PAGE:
Apoptosis assay and western blotting
For the caspase activity assay, cells treated with DZ-CIS for 24 h were measured for caspase 3/7 enzymatic activities by the Caspase-Glo® 3/7 Assay System (Promega, Madison, WI) with the recommended protocol by the manufacturer. Luminescence intensity was acquired using a LUMIstar Omega microplate luminometer (BMG Labtech, BioTek, Winooski, VT). For western blot analysis, our previously reported protocol was used . Antibodies to poly ADP-ribose polymerase (PARP), caspase 3, and caspase 9 were from Cell Signaling Technology (Danvers, MA). Antibodies to β-actin were purchased from Santa Cruz Biotechnology (Dallas, TX). Horseradish peroxidase (HRP)-conjugated secondary antibodies (Santa Cruz Biotechnology) were used.
Cells cultured in chamber slides (Nalge Nunc International, Rochester, NY) were stained with 4 µM DZ-CIS. After removing the staining medium, the cells were washed in phosphate buffered saline (PBS) 3 times. The slide was then counterstained with Hoechst 33342 (1 µg/ml, ThermoFisher Scientific) for 10 min, fixed in 4% paraformaldehyde (Sigma-Aldrich), and subjected to analysis of NIR fluorescence dye uptake with an Eclipse Ti-E confocal microscope (Nikon Corporation, Tokyo).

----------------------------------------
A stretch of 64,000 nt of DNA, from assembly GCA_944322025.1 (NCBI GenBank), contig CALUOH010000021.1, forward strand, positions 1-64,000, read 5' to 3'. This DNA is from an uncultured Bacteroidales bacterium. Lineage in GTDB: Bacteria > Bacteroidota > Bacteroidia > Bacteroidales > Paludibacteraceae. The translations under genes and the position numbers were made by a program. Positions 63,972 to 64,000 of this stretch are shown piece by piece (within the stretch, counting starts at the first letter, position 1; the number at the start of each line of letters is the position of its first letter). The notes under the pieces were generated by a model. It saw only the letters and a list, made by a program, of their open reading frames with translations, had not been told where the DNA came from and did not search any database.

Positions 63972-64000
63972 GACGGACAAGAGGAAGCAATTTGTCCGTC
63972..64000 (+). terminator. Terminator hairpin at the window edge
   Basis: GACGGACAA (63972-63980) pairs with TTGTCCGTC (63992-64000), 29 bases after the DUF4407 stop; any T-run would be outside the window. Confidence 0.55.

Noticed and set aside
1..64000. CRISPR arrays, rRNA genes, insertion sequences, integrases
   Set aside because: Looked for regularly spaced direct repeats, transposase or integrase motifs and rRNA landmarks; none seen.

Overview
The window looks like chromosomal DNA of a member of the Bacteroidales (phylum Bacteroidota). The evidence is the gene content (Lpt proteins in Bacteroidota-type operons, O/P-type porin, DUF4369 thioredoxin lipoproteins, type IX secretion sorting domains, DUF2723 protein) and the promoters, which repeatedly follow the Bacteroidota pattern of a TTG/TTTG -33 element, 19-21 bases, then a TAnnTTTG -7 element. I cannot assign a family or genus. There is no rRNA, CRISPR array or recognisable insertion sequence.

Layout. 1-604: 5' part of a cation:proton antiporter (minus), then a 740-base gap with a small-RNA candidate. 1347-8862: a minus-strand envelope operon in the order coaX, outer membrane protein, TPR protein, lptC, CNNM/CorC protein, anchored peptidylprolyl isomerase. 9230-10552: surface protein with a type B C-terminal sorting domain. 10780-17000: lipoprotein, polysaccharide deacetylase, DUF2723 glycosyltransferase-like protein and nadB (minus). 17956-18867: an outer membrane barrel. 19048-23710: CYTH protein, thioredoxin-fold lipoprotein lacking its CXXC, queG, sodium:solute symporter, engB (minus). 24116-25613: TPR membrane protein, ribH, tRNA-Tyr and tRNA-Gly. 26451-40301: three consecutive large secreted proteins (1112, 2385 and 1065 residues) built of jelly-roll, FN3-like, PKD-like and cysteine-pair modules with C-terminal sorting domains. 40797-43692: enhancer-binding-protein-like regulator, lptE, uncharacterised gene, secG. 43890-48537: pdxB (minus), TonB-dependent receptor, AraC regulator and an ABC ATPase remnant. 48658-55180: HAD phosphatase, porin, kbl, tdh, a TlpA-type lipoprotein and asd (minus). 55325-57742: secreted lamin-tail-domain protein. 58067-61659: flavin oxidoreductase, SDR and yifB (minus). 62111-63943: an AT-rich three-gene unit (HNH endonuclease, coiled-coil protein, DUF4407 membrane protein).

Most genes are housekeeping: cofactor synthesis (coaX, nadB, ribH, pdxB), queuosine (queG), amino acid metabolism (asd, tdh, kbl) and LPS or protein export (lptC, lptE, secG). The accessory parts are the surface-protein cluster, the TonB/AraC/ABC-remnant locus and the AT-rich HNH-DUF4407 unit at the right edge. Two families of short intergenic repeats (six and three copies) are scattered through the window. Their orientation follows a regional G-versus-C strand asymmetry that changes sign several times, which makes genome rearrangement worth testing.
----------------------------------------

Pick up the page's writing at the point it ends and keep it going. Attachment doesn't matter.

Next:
Tumor implant study
Male 4- to 6-week-old NCr nude (Foxn1Nu/Foxn1Nu) mice (n = 10) and BALB/cJ mice (n = 15) purchased from the Jackson Laboratory (Bar Harbor, ME) were subjected to subcutaneous (s.c) tumor inoculation, for which 5 × 106 ACHN cells or 2 × 105 Renca cells in 50 µl of 50% Matrigel© (Corning, Corning, NY) were injected to each flank, producing 2 inoculations per mouse. The mice were then randomized into three groups and were treated intraperitoneally (i.p) twice a week with 10 mg/kg of DZ-CIS in 100 µl of PBS consisting of 5% DMSO and 15% PEG-40 (Sigma-Aldrich). The study approval was obtained from the Institutional Animal Care and Use Committee (IACUC), Cedars-Sinai Medical Center. Tumor growth was monitored by measuring the tumor dimensions with a caliper, and tumor volume was calculated using the formula: tumor volume = (length × width2)/2. The endpoint of the study was set as statistically significant tumor suppression in the treatment group. At the end of the studies s.c tumors, livers, and kidneys were excised, fixed in 4% paraformaldehyde, and embedded in paraffin for histopathological analyses.